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Time to stand against violence in India


India has a long record of Hindu-Muslim hostility, linked to our history of invasions by Muslim rulers centuries ago. The partition of India did not help matters.

However, apart from sporadic riots mostly provoked by venal politicians or priests – ordinary people, Hindus, Muslims, Jains, Sikhs, Christians, Buddhists, Adivasis and others have lived relatively amicably, their livelihoods often interdependent and interconnected. Our history books taught us this was ‘unity in diversity’.

But the last few years have seen a deliberate stoking of communally-charged violence. People are being pitted against each other. Social media is being used to spread false rumours, to manufacture hatred. To incite anger. Start riots. A small but growing minority portray themselves as protectors of Hinduism, claiming it is under siege by Islam and Christianity.

Groups calling themselves ‘gau rakshas’, (cow protectors), roam across India, killing with impunity anyone they feel has violated not the laws of the land, but the arbitrary norms laid down by these vigilante groups.

Most attacks have been against Muslims falsely accused of eating, killing or trading in beef, now banned in several states. But Dalits, whose caste-based livelihood has always revolved around the disposal and skinning of dead animals are also being targetted. In Una, Gujarat, two dalit boys were brutally thrashed, ostensibly for killing a cow.

Dalits are still ordered to pick up dead animals in villages all over India. Dalit school teachers and government officials aren’t spared. They have no choice. Refusal brings on violent attacks.

Adivasi (indigenous) people are also being pitted against each other. A campaign of hate is urging these generally peaceful people to kill each other. Those following their ancient religious practices against those converted to Christianity.

What’s particularly distressing is the impunity accorded to perpetrators of these lynchings and murders. Harsh Mander, a former civil servant, turned writer and activist, points out that an enabling atmosphere has been created to attack minorities.

The list of recent victims confirms this. On 1 April, 55-year-old farmer Pehlu Khan was killed on a busy national highway in Alwar, Rajasthan. In Una, attackers circulate videos of merciless whippings of dalit boys accused of killing a cow, crowing about their misdeeds, confident of impunity. A crowd cheers them and others join in for fun.

A couple of years ago, Mohammad Akhlaq was lynched by his neighbours in Uttar Pradesh over rumours that his family had been eating beef at home – but the meat in his fridge was mutton, not beef.

Junaid Khan, just a teenager, was stabbed 30 times on a crowded train between Delhi and Mathura. Onlookers did not intervene. They just watched. Some indifferent, others partisan.

Hindus who believe in secular India are often afraid of being branded traitors or unpatriotic by fundalmentalist Hindus. But all over the country, ordinary Hindus are standing up to disassociate themselves from these crimes.

Many prominent Indians have taken a lead in the ‘Not in my Name’ campaign and numerous other protests across the country.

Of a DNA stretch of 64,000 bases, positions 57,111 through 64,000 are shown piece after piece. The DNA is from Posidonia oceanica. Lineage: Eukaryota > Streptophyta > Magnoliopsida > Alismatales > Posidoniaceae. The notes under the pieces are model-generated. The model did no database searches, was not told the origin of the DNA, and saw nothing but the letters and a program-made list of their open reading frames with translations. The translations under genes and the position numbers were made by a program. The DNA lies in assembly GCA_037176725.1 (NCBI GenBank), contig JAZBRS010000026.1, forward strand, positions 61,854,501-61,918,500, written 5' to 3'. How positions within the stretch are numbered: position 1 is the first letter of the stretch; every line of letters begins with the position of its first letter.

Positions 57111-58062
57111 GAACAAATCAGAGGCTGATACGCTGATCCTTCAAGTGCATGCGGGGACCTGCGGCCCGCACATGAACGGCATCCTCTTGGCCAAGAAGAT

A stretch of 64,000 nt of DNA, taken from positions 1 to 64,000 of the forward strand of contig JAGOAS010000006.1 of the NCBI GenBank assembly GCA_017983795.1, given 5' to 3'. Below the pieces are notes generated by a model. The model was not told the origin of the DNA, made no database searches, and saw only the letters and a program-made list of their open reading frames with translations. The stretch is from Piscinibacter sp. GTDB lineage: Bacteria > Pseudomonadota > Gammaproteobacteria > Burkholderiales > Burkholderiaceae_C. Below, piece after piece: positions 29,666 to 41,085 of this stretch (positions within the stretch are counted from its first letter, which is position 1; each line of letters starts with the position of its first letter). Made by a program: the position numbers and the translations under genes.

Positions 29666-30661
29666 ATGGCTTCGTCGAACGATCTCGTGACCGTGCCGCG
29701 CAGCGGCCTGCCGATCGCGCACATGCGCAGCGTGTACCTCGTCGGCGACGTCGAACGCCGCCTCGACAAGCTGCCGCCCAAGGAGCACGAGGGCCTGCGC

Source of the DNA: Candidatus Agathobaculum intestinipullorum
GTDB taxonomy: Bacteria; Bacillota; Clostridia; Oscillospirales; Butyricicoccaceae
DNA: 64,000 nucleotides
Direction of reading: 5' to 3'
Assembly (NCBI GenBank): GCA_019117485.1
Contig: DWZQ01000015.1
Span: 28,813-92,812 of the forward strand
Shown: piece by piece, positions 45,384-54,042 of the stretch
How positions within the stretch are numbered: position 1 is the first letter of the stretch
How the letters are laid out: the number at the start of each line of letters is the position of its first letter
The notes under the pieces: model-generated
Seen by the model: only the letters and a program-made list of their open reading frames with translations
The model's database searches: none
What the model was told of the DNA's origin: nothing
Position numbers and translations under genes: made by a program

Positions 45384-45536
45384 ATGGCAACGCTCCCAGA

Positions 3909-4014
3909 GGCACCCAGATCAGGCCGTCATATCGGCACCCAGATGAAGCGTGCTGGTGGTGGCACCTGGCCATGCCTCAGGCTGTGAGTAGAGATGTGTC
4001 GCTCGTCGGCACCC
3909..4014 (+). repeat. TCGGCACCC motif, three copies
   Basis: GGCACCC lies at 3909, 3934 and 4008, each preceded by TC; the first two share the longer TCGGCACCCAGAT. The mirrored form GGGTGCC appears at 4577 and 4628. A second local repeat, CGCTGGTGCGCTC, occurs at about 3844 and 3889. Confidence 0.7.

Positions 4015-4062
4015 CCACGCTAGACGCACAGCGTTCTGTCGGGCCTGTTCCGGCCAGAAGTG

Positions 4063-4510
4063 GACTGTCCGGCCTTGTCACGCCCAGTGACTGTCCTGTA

Harsh Mander has initiated one such a protest.

Emulating Gandhi, who marched for unity just before he was assassinated, Mander has rallied together people from all over the country who want to say, ‘Enough. End the hate’.

On 4 September, a group of people, with prominent activists Mander, John Dayal and Ram Puniyani leading the march, initiated a Caravan of Love, Karawan e Mohabbat (KeM) – a journey across parts of India worst affected by the lynchings. Supported by a dedicated band of young people working frenetically, the caravan will visit the families of the massacred, to atone on behalf of the nation. It began in Assam, scene of the Nellie massacre in 1983, where over 2,000 Muslims were butchered with impunity.

The caravan met two young mothers Halima and Rumeena in Nagaon, Assam state. Their teenage sons, cousins Abu and Riyaz were out fishing on their day off when a man yelled, ‘cattle thieves’.

They were surrounded by a bloodthirsty mob who beat them mercilessly. The extent of the hate was obvious by the mutilation perpetrated on the lads: their eyes were gouged out and ears chopped off. The men arrested were soon out on bail. The ring leaders went scot-free.

Lynching, vigilante-ism and hate crimes continue to go unpunished in India, and the situation is encouraging and enabling violent criminals.

Activist writer, John Dayal says, ‘I’ve visited lynch victims around Delhi. When I heard about Harsh’s invitation to join the KeM, I gladly supported the idea.’

Mander has issued a challenge to fellow Indians in general, and to the Hindu majority in particular.

‘Why are we silent? Why are we not speaking out?’ he asks. ‘It’s a call of conscience to India’s majority.’

We cannot see our beloved country descend into chaos, into killing fields like Rwanda or Kosovo. 

Personally, I believe in the people of this country. Most Indians, the silent majority, are alarmed at what’s happening. They’ve shown, time and again, that they can, and will act.

I think that time has finally come. The tide, hopefully, is turning.

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